The 36-year-old hasn't won a stage in the race since 2016 and moved to Arkea Samsic over the winter after becoming surplus to requirements at Lotto Soudal last season. The Belgian squad signed Caleb Ewan to replace their German star but this season Greipel has struggled with health issues and not found his best form. Other than a stage win in La Tropicale Amissa Bongo in January he has fired blanks, with a couple of top ten results his only other results of note. He quit the Criterium du Dauphine during the final weekend in the mountains in June but he arrived in Brussels this week in a relaxed mood. At his age, and with his palmares, he has little to prove other than to himself.
"We're going to find out how my form is over the next three weeks," he told Cyclingews and SBS on Thursday in the Belgian capital.
"I had a lot of health issues in the last two months but I'll try and enjoy the Tour. I'm happy to be here. How it turns out, we'll find out. The health issues are okay. I'm hoping for good legs."
Arkea arrive at the Tour with Greipel and new French champion Warren Barguil as their protected riders. The French rider will target mountain stages and possible top-ten on GC, while Greipel will be supported on the flat roads as he looks to win a twelfth career stage.
"I wouldn't call it a lead-out train. I've got riders helping me for a good position. It's not easy to try and compete against the sprinters here but it's good to be back. This could be my last Tour with the status of the team, you never know if we're selected next year. I'm going to try and enjoy it and take it as if it's my last. If I look at my legs, I think there's still life in them."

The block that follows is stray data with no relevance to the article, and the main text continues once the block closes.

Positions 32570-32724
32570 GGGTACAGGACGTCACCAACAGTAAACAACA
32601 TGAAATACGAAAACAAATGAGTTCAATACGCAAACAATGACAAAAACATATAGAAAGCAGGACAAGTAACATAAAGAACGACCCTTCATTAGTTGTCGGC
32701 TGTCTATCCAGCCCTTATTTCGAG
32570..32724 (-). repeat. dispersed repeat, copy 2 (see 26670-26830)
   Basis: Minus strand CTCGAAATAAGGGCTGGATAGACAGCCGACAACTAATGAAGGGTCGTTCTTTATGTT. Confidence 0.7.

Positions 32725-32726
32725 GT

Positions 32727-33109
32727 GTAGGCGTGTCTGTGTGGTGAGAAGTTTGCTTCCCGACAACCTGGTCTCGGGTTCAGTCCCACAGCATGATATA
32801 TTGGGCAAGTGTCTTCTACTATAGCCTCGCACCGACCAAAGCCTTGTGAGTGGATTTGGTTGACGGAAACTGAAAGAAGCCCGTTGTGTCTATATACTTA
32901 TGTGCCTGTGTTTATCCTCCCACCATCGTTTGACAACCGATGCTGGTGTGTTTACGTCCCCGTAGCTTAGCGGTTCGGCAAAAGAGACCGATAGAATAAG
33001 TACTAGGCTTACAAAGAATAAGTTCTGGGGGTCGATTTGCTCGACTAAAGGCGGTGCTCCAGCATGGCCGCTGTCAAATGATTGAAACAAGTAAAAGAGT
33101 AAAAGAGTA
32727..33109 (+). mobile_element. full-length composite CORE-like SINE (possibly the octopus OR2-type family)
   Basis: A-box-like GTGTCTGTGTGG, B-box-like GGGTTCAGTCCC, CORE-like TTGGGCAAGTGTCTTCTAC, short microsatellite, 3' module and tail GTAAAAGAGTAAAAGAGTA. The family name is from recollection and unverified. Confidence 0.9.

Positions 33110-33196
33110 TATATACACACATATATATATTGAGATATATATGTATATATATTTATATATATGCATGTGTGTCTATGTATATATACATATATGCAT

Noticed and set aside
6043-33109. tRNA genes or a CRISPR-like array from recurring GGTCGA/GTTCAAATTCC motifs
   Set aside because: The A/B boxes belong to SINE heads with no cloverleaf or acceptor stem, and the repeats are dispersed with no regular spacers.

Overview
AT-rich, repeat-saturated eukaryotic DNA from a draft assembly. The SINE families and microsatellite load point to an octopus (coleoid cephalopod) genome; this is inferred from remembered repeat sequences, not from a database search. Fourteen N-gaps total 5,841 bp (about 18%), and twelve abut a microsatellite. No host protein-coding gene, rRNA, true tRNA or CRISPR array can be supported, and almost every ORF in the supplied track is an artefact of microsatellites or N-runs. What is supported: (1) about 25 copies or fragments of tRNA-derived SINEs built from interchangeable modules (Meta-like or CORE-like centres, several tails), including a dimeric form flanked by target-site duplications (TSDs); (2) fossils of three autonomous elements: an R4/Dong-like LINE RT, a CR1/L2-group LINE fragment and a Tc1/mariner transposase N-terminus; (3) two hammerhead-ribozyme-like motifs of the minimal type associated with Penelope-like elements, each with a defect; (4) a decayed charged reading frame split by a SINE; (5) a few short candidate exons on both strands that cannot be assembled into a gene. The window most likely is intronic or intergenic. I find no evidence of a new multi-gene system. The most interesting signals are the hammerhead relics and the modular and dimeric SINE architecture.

Mark Cavendish is one of Greipel's rivals who will not be at the Tour this year. The pair used to ride together at High Road and endured a difficult relationship at times before Greipel moved to Lotto. Over the last few years, as the riders have mellowed with age, their relationship has improved and Greipel, who was left off Lotto's Tour team last year, had nothing but kind words for the British sprinter after he was controversially left off the Dimension Data team.
"There's always a reason why someone isn't selected for the Tour de France. For sure, he's one of the riders who was always there in the sprints and got a lot of victories. For sure there's someone missing. I hope for him that he can come back next year."
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Daniel Benson was the Editor in Chief at Cyclingnews.com between 2008 and 2022. Based in the UK, he joined the Cyclingnews team in 2008 as the site's first UK-based Managing Editor. In that time, he reported on over a dozen editions of the Tour de France, several World Championships, the Tour Down Under, Spring Classics, and the London 2012 Olympic Games. With the help of the excellent editorial team, he ran the coverage on Cyclingnews and has interviewed leading figures in the sport including UCI Presidents and Tour de France winners.